STEVEN HOCKSTEIN, MD: Well, there are several medications that are commonly used to induce labor. If the cervix is already dilated somewhat or ripe, as we call it, you can just begin oxytocin, which is a medication given through an IV. And that brings on contractions.
If the cervix is still not dilated at all when you've reached the end of the pregnancy, medications can be applied directly to the cervix and the vagina. There are prostaglandin tablets that are placed in the vagina. There are prostaglandin gels which are applied to the cervix. And they help soften and change the cervix chemically so that 12 hours later, when oxytocin has started, the cervix can dilated more easily.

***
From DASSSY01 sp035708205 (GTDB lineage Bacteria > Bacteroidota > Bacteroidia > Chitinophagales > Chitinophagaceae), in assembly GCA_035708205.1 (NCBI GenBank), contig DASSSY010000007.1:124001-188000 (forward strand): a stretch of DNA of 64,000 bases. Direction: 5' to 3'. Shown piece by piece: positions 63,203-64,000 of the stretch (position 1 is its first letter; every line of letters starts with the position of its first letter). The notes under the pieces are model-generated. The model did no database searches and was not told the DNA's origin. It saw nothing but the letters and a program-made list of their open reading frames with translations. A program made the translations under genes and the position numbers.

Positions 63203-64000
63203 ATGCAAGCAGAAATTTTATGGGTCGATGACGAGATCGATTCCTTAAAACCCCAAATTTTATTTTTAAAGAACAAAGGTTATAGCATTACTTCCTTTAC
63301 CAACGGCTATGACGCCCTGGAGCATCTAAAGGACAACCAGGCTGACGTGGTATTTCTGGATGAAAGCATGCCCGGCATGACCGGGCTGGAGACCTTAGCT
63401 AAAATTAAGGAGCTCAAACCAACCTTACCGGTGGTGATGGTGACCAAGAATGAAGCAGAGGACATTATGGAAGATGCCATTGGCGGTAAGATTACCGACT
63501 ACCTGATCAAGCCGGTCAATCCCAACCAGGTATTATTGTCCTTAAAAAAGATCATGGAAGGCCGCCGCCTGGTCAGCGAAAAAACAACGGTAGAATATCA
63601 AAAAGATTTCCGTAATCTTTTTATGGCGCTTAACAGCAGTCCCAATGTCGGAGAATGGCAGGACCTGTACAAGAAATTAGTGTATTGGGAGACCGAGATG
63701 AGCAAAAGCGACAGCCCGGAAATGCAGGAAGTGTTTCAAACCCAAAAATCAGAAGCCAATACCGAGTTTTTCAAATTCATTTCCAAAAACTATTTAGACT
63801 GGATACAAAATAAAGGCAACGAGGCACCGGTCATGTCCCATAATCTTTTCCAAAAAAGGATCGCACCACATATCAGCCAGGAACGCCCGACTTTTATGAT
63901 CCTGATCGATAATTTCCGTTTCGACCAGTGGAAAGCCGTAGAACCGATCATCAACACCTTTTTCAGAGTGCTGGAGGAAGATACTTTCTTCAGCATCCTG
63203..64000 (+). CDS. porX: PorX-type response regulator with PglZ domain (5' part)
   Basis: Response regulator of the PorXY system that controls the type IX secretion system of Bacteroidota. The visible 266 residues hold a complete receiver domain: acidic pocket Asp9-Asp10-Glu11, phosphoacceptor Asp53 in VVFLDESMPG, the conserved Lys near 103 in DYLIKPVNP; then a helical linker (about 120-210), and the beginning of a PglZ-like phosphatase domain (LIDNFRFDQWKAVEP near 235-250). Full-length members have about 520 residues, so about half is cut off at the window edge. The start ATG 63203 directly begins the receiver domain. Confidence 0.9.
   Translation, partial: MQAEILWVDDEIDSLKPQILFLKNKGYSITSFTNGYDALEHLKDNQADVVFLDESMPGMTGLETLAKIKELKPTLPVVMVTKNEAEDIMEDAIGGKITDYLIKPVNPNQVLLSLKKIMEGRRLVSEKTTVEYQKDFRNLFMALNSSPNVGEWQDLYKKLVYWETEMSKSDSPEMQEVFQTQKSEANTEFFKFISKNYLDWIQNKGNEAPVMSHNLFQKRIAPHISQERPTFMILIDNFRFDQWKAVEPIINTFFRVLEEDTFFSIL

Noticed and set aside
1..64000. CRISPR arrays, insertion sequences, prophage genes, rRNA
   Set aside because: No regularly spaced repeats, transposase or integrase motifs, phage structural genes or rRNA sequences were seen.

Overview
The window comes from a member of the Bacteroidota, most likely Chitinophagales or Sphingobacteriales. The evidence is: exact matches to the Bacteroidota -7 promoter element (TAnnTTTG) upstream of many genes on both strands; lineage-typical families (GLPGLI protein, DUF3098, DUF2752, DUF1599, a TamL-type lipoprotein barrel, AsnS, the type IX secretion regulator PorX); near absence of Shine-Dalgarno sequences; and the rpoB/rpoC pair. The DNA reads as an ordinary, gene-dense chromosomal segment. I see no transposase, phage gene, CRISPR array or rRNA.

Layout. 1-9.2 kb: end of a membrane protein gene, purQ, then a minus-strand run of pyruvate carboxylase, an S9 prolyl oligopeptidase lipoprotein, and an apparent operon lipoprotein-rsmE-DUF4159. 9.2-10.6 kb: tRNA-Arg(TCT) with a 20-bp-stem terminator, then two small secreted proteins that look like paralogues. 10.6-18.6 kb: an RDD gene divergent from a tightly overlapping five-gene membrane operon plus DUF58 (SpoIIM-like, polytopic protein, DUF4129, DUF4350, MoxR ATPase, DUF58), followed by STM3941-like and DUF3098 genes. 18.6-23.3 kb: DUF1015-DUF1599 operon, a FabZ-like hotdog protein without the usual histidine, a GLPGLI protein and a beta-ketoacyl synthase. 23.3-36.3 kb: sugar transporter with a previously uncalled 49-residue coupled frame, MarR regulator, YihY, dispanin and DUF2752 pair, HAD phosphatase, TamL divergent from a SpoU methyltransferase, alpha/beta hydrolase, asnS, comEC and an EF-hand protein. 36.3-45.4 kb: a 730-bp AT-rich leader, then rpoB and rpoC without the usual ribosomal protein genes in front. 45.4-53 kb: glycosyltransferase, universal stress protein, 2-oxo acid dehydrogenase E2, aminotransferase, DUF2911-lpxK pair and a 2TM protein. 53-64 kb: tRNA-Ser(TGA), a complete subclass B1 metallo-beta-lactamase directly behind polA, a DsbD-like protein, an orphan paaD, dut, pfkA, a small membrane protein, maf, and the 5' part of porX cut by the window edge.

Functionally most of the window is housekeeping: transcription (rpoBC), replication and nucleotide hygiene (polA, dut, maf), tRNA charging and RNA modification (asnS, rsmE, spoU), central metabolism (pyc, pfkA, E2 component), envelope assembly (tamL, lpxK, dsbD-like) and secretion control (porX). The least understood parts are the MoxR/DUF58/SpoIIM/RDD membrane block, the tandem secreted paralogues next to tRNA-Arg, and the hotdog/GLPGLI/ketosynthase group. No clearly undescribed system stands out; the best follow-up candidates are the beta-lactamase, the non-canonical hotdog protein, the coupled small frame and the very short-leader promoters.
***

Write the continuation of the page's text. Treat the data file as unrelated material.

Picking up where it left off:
MICHELLE LAMOTHE, MD: So an induction can take a long period of time. Somebody just doesn't have one of these gels or mediations placed in the cervix and then immediately goes directly into labor and delivery. It can take some time.
STEVEN HOCKSTEIN, MD: Yes. And it's often done overnight. For the woman whose cervix is not yet ready to go into natural labor, usually, these medications are given over a 12-Hour period. If, however, a woman's body was getting ready to go into labor anyway, sometimes it's quite easy to get her into labor, and it doesn't take long at all. It really depends on what's going on.
MICHELLE LAMOTHE, MD: Now, what about breaking the water - that the physician can break a pregnant woman's water. What help is that?